Musician plays with tempo in new book

Rambo Sinn reintroduces musical interpretation

On her first play-through as an author, Dr. Deborah Rambo Sinn hit all the right notes.


She just released her first book, “Playing Beyond the Notes: A Pianist’s Guide to Musical Interpretation,” through Oxford University Press a few weeks ago and already is garnering success.


Rambo Sinn said she’s been contacted by professors and teachers adopting it into their curriculums.


This is definitely a success for her, since more than three years ago she felt a strong need to help students with musical interpretation. She felt the topic often was overlooked in classrooms and institutes.

“Which surprised me,” Rambo Sinn said.


She would know.


As a performer, she’s traveled the globe as a pianist and operated two music studios in Hamburg, Germany, played for major musical productions and was invited by the government of mainland China to perform concerts and master classes in four major cities.


“Playing Beyond the Notes” simplifies musical interpretation for the seasoned professional and learned musician.


Rambo Sinn said looking at a score can seem limiting, but with musical interpretation pianists can make pieces  their own, using such tools and ornaments as a note or group of notes that embellish a melody, or rubatos, speeding up then slowing down tempo.


“Pianists play a lot of notes, but this helps show how to make certain ones stand out,” Rambo Sinn said.

Her book touches on this with more than 200 musical examples and illustrations she created along with more than 100 audio recordings available through Oxford’s website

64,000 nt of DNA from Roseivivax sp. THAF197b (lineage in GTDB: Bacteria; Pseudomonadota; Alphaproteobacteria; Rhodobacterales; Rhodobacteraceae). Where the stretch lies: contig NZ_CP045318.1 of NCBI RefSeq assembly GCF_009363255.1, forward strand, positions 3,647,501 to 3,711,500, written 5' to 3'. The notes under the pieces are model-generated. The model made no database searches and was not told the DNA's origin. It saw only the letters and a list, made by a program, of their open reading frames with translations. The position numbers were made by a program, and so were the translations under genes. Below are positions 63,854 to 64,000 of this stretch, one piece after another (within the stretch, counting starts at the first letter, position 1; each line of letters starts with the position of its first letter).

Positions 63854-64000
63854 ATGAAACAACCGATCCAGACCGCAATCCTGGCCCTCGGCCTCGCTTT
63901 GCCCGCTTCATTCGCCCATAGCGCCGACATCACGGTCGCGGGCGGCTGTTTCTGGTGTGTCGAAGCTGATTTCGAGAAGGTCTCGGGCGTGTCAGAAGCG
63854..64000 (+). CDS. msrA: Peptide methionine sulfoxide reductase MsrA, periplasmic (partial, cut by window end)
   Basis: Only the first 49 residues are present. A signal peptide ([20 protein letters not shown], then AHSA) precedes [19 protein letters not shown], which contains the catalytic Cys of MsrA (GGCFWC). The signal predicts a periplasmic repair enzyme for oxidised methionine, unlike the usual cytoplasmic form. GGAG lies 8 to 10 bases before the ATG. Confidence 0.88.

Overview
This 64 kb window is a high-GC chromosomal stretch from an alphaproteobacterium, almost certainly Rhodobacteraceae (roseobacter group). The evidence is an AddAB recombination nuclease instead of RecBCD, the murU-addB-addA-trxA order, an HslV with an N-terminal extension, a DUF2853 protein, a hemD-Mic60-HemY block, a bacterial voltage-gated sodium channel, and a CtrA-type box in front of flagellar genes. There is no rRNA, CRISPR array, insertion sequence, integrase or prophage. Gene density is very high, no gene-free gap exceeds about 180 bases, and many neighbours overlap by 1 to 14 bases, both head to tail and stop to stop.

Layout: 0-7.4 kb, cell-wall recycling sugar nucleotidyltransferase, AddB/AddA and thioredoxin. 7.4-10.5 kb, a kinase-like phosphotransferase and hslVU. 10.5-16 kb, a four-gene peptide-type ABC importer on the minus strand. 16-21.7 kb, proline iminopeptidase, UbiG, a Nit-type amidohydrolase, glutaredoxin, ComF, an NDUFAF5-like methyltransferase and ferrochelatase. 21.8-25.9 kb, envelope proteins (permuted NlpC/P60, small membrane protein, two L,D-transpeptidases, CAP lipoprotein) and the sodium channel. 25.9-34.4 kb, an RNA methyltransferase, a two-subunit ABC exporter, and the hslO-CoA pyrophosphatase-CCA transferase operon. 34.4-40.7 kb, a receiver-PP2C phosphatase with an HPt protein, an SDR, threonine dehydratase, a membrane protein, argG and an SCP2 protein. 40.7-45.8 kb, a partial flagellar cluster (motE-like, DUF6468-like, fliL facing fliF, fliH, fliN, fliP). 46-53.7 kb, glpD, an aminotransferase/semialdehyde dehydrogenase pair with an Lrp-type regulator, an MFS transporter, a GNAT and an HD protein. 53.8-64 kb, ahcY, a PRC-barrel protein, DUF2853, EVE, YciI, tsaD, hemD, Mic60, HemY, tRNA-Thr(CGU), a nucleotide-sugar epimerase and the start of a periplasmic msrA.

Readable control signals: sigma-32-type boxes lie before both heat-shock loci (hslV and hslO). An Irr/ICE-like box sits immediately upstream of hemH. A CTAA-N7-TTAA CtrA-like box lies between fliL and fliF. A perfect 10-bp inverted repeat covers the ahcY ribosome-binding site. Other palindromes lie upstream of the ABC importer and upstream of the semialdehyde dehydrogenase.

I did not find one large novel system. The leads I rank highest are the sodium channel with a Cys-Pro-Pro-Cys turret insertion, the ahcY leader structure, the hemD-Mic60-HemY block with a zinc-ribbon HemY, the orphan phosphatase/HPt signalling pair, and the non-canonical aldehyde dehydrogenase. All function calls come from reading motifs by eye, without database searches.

“It’s a thin volume, but jam-packed,” Rambo Sinn said.


The companion site is one of the first for Oxford, she said.


She hopes that a future e-edition will allow tablet-users to read the book and click a musical number to hear the example immediately.

Independently musical

At first, Rambo Sinn intended to go the self-publishing route. But a friend of hers, a former proofreader for a major publisher, read it and told her to query publishers instead.


“He said I changed his perspective on music in those first few chapters,” she said.


So she made a short list of publishers to submit “Playing Beyond the Notes” for publication and heard back from Oxford the day the press received the manuscript. Nearly three months later, she was beginning her first steps to publication.


Through the three-year process, she particularly enjoyed picking out musical pieces for the book and to record for the online companion, which she recorded at home with her piano.  


Rambo Sinn has enjoyed the process so much, she’s considering a second volume of the book for other instruments. She’s also in talks for a different book but wouldn’t reveal details at this time.


As she establishes more connections with the book, she might open up distance learning classes, too.


These would go hand-in-hand with her Olympic Music School, which she founded in 2004, three years after moving to Sequim from Germany. At the school, she teaches piano to students of all ages; the school formerly taught voice, strings and several other types of instruments as well.


Rambo Sinn holds  doctorate and master’s degrees in music from Indiana University and recently gave a presentation at the 2013 Music Teachers National Association’s National Convention.


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